The mood was mixed at Spokane International Airport early Monday morning: Excitement over the upcoming Honor Flight was for some veterans overshadowed by the memory of those lost in combat.
“I feel great,” William Gomez said of his upcoming trip, “but I’m also sad. I think I have more than 10 names on there.”
“There” is the Vietnam Veterans Memorial in Washington, D.C. – “the Wall.” Gomez was an infantry soldier in 1967 and 1968, two of the deadliest years in Vietnam.
“My kids have been hollering ‘Go to the wall,’ ‘Go to the wall,’ ” he said, pausing. “Maybe to stop me from dreaming.”
Gomez was one of 92 veterans from three wars who boarded a flight to the nation’s capital Monday morning.
“It’s definitely a time of healing,” said Annie Wilkison, an Honor Flight volunteer who accompanied the group. “And with healing comes a lot of crying.”
Wilkison never served in the military, but her husband, who died in 2010, was a Vietnam veteran. Wilkison saw coverage of Honor Flight on TV and decided to start volunteering.
“What a great way to honor him and all veterans,” she said of her late husband.
She flies with the veterans and accompanies them in Washington, D.C. This is her third trip. Although she doesn’t try to elicit reactions or memories, she’s supportive and attentive if they want to talk.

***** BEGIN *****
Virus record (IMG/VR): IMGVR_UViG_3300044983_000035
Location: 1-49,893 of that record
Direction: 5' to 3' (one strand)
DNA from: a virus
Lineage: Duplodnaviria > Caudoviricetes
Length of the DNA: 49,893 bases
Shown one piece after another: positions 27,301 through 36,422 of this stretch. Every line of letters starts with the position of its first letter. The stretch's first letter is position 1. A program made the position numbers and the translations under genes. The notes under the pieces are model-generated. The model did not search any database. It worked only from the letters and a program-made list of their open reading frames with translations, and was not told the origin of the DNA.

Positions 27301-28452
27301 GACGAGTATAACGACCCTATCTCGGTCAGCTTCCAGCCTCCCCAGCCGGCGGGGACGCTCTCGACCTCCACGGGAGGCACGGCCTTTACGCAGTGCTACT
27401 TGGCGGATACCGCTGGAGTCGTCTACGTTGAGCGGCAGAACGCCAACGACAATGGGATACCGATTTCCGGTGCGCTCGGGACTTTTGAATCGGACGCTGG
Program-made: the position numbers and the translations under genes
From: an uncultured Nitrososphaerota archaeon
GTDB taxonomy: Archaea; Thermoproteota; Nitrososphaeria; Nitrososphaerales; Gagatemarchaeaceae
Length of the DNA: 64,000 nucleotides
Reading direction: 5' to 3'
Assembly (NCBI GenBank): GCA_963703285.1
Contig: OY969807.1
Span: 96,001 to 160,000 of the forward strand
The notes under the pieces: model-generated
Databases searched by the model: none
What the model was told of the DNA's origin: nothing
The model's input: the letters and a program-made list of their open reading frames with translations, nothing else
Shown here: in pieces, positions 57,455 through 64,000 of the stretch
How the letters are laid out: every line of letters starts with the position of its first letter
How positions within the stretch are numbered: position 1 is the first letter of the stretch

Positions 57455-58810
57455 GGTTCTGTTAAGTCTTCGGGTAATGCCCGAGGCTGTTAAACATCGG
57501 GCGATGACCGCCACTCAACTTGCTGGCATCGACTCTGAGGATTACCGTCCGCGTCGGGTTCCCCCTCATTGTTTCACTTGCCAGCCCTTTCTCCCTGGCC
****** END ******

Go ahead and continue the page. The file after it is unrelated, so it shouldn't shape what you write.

“I let them know it’s OK,” she said.
For some of the veterans, particularly those who served during the Vietnam War, the flight serves as a sort of vindication. Wilkison said one veteran told her, “You know I got spit on the last time I got off the airplane.”
“It’s critical to do this,” said Jeff Corrick, another volunteer. “They did so much. They didn’t ask, they just went.”
Monday’s flight was the 31st hosted by Inland Northwest Honor Flight, said Tony Lamanna director of the nonprofit. So far this year the organization has raised nearly $250,000. Each trip costs about $1,000 per veteran; volunteers pay their own way.
Since the program started in 2009, the organization has raised about $2.3 million, Lamanna said.
“The money just keeps coming in and we just keep on going,” Lamanna said. “Our funding strictly comes from private donors and civic groups.”
One anonymous couple gives the organization $75,000 each year at Christmas, he said.
The organization has taken 1,342 veterans to the capital since 2009, Lamanna said.
Two charter flights go to Washington, D.C., each year, one in the spring and one in the fall. There’s a waiting list, with priority given to older veterans and those with terminal illnesses.
Dick Morris served on a destroyer in the Atlantic Ocean in World War II. He discovered an Honor Flight business card under his windshield at a Wal-Mart in Hayden about six months ago; his car has WWII Veteran license plates, he said. He called and was placed on the next flight.
Vietnam veteran Bennie Mazzuca has waited seven years to get a seat on an Honor Flight.
While there, the veterans tour war and veteran memorials. The Northwest chapter is part of the larger, national Honor Flight Network.
As Gomez lined up to go through security, he called the opportunity “a dream come true.” The retired chef could never afford the trip on his own, he said.
And possibly the trip offers something else – a chance to heal.
At the airport Gomez is at the end of the line because large crowds scare him. The one football game he’s been to since serving in Vietnam was terrible, he said. He spent the whole time pacing. Now he hopes the trip can bring some peace.
“It’s been very hard. Very, very hard. Very hard,” he said of Vietnam’s impact on him. “I just live day to day.”
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